The meaning of the word “content” has evolved over the last few years. It used to mean something that was contained, like the contents of a jar, or the chapters of a book. Now, content has the broader definition of being “a substance of significance.”
In the digital world, content is not only words (like this blog), but also images and videos. In fact, even something as abstract as an idea can be considered content.
The value of content is not defined by its container, but rather by its quality. True content can have many different containers, and the implementation and purpose of the content can change with each container.
Think about it how this idea of content is used in the church. When a pastor prepares a sermon and finds the perfect anecdote to describe his point, he’ll probably include that story in his sermon. He may also choose to include a simpler version in his children’s message, and a longer, more detailed version in the adult Bible study. He may even use it in the church newsletter or the next time he’s asked to give a devotion.
Some might call this recycling. While that can have a negative connotation (seen as being lazy), when done well, it can actually provide a lot of value. Utilizing the same content to accomplish a specific purpose for a specific audience can make your message more efficient and effective.
So how do church communicators utilize content well? Allow me to introduce you to the idea of developing a framework for your content.
Chris Brogan, CEO of Owner Media Group, was the keynote speaker at the 2015 State of Digital Media Marketing Conference at the University of Missouri-St. Louis this past April. His presentation that afternoon focused on the role of content in engaging customers. He was presenting for a crowd of marketers, so not everything he said can be applied in the church, but one thing he described can (and should) be utilized by those who work in church communications.
Many marketers want to discover the new silver bullet of marketing (“How can Periscope help us grow?”). According to Brogan, utilizing different channels (including Facebook and Twitter) provides little value apart from content, and content alone is not helpful without having a plan for how to use it.
He then described the benefits of forming a “content framework,” the idea of utilizing your content to lead your audience from one channel to the next. (This was not a new concept for Brogan; he's been talking about it for more than six years). Rather than relying on one channel to generate results, a content framework assigns a role, and therefore a specific purpose, to each channel.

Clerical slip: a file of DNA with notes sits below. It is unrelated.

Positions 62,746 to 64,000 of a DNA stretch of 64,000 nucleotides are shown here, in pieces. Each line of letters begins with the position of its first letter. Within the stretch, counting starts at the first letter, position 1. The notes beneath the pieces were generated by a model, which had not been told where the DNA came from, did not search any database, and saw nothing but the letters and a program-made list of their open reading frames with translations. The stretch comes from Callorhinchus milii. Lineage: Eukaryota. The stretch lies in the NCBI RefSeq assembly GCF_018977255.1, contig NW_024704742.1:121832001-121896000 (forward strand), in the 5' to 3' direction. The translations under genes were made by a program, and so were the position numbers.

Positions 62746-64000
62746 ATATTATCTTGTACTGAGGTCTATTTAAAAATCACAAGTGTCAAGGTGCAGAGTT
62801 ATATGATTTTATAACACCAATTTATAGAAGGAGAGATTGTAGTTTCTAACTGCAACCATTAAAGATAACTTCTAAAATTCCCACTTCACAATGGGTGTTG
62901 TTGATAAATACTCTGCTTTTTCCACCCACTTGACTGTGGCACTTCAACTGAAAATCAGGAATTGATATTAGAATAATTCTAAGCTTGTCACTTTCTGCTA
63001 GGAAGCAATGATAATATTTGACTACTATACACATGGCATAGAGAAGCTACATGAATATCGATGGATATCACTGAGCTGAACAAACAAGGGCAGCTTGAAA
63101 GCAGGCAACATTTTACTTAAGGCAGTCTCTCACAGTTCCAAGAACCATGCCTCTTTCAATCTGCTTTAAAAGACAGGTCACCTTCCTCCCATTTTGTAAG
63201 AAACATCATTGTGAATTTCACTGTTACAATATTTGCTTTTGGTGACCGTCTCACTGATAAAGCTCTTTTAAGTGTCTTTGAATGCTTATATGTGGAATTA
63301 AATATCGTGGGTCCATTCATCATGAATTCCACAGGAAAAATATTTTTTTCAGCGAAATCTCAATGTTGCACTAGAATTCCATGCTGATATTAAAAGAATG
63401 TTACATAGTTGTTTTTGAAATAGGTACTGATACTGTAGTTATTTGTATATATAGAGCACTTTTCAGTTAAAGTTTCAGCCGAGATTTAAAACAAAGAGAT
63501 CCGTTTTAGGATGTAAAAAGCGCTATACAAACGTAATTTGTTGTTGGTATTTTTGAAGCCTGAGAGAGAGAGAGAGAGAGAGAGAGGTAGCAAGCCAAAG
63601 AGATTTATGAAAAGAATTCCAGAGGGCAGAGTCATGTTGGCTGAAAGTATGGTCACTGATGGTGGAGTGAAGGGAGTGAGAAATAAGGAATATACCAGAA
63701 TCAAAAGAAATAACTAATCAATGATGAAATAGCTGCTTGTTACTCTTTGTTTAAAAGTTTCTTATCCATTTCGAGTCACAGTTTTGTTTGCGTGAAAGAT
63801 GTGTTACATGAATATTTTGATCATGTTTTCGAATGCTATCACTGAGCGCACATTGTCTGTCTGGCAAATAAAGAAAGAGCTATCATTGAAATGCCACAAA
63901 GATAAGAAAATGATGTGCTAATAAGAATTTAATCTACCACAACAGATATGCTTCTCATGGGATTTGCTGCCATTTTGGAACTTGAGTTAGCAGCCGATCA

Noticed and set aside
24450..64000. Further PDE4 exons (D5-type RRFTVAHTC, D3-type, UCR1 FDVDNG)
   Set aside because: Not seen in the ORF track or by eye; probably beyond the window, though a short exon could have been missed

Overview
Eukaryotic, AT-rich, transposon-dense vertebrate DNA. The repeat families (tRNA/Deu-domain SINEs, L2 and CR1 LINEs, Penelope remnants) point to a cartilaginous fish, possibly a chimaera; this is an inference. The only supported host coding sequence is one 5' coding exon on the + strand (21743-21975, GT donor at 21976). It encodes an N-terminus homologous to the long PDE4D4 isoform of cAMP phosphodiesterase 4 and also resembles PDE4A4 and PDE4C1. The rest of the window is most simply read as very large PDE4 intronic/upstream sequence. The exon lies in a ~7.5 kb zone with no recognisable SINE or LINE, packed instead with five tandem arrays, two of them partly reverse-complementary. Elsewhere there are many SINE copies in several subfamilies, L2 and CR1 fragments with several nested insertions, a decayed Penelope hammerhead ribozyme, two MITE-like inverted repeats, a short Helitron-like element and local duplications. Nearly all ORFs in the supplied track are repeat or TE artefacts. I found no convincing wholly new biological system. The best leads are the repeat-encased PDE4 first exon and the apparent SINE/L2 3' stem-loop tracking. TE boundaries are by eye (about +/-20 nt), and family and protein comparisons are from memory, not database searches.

There are three different roles channels can play in a good content framework: Outposts, Media Empire, and Home Base.
Chris defines Outposts as “those social sites where you might consider maintaining an online presence.” Think of Outposts as the channels where you can have dialogues with your audience (the social part of social media). Facebook, Twitter, and Instagram are all great places for your church to have an active presence.
This two-way communication is essential because it allows you to 1) gain a better understanding of your audience, 2) find out what content is most interesting to them, and 3) build the credibility to suggest your content as valuable to your audience.
In addition to conversations, your Outposts are where you begin to share your content in a short format that is easily and quickly digested.
If social media is your two-way communication, then one-way communication channels are the home of your church’s Media Empire. The most common type of channels in a Media Empire are blogs and email newsletters.
These channels distribute your content in a longer format than on social media. While your Outposts present a preview of your content, your Media Empire gives the entirety of it. This content can be pushed out to your audience on an opt-in basis, meaning individuals provide you with their email addresses or subscribe to your blog.